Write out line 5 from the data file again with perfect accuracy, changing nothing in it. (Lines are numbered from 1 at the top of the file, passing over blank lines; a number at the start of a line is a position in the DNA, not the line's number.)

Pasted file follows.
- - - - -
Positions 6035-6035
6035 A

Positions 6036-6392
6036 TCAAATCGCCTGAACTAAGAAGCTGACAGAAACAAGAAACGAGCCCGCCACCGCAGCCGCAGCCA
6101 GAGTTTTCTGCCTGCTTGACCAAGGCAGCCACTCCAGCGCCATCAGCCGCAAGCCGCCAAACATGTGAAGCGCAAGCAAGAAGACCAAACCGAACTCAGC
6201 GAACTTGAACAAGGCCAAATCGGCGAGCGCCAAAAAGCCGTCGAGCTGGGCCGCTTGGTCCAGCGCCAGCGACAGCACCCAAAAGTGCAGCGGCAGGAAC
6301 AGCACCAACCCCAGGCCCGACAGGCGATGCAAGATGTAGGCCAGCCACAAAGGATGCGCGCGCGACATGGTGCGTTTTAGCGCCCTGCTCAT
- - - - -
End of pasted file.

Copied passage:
6101 GAGTTTTCTGCCTGCTTGACCAAGGCAGCCACTCCAGCGCCATCAGCCGCAAGCCGCCAAACATGTGAAGCGCAAGCAAGAAGACCAAACCGAACTCAGC